Welcome to the Morning Shootaround, where every weekday you’ll get a fresh, topical column from one of SI.com’s NBA writers: Howard Beck on Mondays, Chris Mannix on Tuesdays, Michael Pina on Wednesdays, Chris Herring on Thursdays and Rohan Nadkarni on Fridays.
You don’t have to say it.
Kawhi Leonard already did.
“I feel like we got a good team,” Leonard said, days before the start of the most important postseason in recent Clippers history. “We got some depth on us. It’s just about between the ears now. How much are we willing to sacrifice to get a win? How much of our mind and body are we going to put into these playoffs? That’s where I’m at.”
The Clippers trail 1–0 in their first-round matchup with the Mavericks, and make no mistake: This series is no longer about talent. It’s not about L.A.’s All-NBA forwards, Leonard and Paul George. It’s not about its frontcourt of Ivica Zubac and Serge Ibaka. It’s not about (Playoff) Rajon Rondo or Patrick Beverley.
It’s about mental toughness.
And if the Clippers really have it.
This is it, Clippers. Tuesday night, Game 2, Staples Center—your season is on the line. You fall into an 0–2 hole against Dallas, and it’s over. You aren’t winning four of the next five against Luka Dončić. Dončić posted a 31-point, 11-assist, 10-rebound stat line in the opener and, frankly, it looked like he could play better. Tyronn Lue has hinted that Leonard will get deployed on Dončić earlier, but even that may not slow him down.
Play with confidence, Clippers. The Mavericks will. Dallas bowed out 4–2 to L.A. in the first round last season. But Kristaps Porziņģis was lost after three games in that series and Dončić played the back half with a bum ankle. This Mavs team has an improved Tim Hardaway Jr. and an emerging Jalen Brunson. Said Rick Carlisle, “We’re a strength-in-numbers operation.”
Dallas isn’t in this series to compete.
It firmly believes it can win.
The Clippers like to talk about how they are a different team … but are they? Lue has replaced Doc Rivers. Ibaka is in the role once occupied by Montrezl Harrell. (Playoff) Rondo was acquired at midseason to supplement the oft-injured and offensively challenged Beverley. Said Marcus Morris, “Everybody wants to be here.”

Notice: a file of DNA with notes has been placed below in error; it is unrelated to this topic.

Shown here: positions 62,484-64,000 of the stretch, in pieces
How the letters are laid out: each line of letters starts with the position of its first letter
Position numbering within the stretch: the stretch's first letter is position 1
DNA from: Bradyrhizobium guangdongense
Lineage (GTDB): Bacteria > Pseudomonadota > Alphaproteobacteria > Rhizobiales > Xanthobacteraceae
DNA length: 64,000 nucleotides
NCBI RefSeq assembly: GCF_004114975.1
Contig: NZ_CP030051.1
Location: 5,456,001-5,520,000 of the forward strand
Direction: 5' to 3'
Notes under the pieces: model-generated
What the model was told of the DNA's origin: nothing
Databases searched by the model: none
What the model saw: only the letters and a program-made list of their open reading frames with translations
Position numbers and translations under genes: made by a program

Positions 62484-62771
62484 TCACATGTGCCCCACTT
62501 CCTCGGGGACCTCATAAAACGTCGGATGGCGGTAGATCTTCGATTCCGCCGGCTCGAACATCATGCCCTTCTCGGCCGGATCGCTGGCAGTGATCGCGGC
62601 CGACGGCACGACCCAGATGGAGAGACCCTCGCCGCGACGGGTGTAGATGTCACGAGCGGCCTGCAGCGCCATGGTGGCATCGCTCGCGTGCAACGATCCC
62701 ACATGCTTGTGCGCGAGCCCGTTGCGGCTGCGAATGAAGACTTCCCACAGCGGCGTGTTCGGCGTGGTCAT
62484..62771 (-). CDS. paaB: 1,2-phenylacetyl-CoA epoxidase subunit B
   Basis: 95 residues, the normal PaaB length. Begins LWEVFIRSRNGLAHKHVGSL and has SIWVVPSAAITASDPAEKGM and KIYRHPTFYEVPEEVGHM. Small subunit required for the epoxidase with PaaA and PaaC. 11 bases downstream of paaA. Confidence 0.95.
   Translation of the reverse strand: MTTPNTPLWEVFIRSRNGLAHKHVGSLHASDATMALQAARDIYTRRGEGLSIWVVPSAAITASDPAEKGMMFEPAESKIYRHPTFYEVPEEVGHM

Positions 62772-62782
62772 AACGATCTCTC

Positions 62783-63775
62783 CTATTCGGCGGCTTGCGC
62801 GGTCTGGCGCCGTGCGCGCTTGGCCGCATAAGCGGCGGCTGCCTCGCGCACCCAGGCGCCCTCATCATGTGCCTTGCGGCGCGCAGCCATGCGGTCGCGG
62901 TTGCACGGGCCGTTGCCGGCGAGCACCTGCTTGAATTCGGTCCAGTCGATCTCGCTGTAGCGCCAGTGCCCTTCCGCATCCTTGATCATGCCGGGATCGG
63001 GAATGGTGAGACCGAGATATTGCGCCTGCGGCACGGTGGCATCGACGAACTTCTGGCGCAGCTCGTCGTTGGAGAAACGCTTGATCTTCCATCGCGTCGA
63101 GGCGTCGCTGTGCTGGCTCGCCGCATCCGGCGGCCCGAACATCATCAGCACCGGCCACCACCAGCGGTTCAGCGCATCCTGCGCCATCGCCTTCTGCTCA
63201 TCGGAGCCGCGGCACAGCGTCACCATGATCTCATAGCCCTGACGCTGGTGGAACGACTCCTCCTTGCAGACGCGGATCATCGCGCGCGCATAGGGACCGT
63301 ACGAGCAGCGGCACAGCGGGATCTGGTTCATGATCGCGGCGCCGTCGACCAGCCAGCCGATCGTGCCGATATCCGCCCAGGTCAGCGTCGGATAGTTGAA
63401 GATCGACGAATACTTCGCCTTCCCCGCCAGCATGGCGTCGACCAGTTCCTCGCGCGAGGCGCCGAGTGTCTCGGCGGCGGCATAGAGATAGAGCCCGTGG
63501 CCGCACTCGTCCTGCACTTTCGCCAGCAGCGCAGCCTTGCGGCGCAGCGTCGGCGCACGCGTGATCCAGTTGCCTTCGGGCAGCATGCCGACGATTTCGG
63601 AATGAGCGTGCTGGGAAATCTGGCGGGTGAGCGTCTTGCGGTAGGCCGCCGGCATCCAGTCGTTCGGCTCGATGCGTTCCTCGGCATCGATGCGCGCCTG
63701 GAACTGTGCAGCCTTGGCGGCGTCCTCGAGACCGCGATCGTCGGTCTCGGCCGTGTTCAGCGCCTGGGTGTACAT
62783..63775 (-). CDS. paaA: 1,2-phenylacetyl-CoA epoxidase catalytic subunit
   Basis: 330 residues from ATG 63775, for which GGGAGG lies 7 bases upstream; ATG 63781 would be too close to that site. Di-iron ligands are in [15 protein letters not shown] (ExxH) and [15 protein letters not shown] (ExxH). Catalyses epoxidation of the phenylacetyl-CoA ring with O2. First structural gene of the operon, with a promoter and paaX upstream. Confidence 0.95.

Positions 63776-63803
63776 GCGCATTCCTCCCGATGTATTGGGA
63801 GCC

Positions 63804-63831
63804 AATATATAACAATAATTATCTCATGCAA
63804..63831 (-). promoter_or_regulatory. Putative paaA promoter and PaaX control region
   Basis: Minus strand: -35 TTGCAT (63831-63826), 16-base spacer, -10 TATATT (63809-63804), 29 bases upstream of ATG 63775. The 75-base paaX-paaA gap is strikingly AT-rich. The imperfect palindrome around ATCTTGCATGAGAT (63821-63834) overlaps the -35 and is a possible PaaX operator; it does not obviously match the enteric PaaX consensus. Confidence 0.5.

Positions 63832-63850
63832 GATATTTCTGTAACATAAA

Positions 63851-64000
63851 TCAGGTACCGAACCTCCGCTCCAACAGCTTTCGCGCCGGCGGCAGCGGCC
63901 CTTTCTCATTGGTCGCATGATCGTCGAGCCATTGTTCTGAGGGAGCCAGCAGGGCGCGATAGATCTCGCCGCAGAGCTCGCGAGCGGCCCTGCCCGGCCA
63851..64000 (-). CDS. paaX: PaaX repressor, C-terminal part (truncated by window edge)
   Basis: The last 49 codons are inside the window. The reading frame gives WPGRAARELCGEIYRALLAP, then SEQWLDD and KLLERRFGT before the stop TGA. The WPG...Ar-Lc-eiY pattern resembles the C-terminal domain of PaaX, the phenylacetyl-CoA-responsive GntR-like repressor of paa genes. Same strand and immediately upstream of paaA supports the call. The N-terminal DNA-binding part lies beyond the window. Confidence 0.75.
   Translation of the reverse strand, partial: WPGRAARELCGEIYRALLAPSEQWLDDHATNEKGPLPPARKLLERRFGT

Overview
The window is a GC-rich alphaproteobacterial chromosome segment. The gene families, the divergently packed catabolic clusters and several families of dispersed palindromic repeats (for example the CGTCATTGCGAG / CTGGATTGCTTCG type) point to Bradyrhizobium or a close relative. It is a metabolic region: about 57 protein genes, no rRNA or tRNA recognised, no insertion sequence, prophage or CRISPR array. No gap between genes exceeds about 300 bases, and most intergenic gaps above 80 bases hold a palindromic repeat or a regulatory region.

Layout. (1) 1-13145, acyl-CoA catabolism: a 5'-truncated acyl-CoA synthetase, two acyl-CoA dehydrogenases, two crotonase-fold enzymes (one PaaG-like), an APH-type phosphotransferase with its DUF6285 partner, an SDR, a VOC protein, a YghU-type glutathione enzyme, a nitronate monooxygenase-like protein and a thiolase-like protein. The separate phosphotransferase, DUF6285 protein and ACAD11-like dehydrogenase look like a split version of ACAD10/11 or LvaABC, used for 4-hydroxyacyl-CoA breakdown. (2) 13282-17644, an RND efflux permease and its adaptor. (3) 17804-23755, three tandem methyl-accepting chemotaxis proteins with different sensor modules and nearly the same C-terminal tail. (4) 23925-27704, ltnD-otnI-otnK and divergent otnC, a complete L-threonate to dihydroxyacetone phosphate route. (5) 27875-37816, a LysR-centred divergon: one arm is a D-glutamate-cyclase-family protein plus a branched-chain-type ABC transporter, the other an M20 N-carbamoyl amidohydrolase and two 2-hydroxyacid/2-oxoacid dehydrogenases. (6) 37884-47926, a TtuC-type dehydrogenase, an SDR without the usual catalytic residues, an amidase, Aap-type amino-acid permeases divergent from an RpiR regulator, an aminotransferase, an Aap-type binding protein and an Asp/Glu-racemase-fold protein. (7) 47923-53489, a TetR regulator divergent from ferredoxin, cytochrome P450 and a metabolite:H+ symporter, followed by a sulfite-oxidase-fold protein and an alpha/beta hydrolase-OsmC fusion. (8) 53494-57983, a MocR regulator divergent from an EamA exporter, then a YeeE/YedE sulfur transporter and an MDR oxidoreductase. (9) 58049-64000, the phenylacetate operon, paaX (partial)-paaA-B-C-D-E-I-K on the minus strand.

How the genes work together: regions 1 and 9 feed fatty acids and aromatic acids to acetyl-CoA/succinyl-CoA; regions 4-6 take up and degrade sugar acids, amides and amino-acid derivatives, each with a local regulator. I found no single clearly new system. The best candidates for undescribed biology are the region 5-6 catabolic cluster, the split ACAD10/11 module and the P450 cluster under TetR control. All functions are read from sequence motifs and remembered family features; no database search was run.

Fine. But the Mavericks punched the Clippers in the mouth on Saturday and is anyone really confident about how L.A. will respond? With confidence? This is a team, after all, that tanked a game against the Thunder to avoid the Lakers in the second round. The Clippers vaunted three-point attack (an NBA-best 41.1% during the regular season) was stifled in Game 1. It wasn’t the first time Dallas has done it. In two regular-season losses to the Mavs, the Clips shot 20% from three. The 27.5% they connected on in the opener was an improvement.
Lue talked about adjustments on Monday. About getting to the rim more, especially down the stretch. “Get to the paint,” Lue said. “Or die trying.” About boxing out. About getting Morris more involved and doing more to keep Brunson in check.
“We’re trying to see where we made mistakes offensive and defense,” Lue said. “There’s a lot of places we can improve and when we knock down those three-point shots with those open looks we get we’re going to be in pretty good shape.”
O.K. But it all has to come together Tuesday … or else. “We’ve got the same pressure as every team that's in this,” George said. Nope, sorry, PG—you don’t. Other teams aren’t haunted by blowing a 3–1 series lead to the Nuggets in last season’s playoffs. Other teams didn’t deal away its future draft capital for one player. Other teams don’t have a $137 million payroll—fourth-highest in the NBA—with nothing to show for it.
The Clippers need to win Tuesday, or everyone is in trouble. Think Steve Ballmer is writing luxury-tax checks for first-round exits? Think Leonard is sticking around? Leonard can—and will—opt out of his contract after this season. For months it has been widely assumed that Leonard, a Los Angeles native, will re-sign with the Clippers this summer, joining George, who inked a $190-million extension before the season, as Clippers cornerstones for the foreseeable future. Leonard would be as responsible as anyone for L.A.’s playoff struggles. But would anyone be shocked if he took his talents to, say, South Beach?
Lue projected confidence on Monday. “We’re not overreacting,” Lue said. “It’s just one game.” Zubac talked about the impact Lue—an NBA champion in Cleveland—has had since sliding over from his assistant’s seat. “Our attention to detail is very, very high,” Zubac said. “We’re discussing about everything, about every single play, every single coverage, offense, defense, whatever.”
Great. But this game isn’t about adjustments. It’s about attitude. It’s about George, a playoff underachiever since leaving the Pacers, being more than a regular-season star. It’s about Leonard regaining the swagger that has made him one of the best postseason players of his generation. It’s about Morris, Beverley, Zubac and everyone else connected to last season’s disaster stepping up and making sure it doesn’t happen again.
“You gotta win four games,” Lue said.
No—the Clippers need to win one.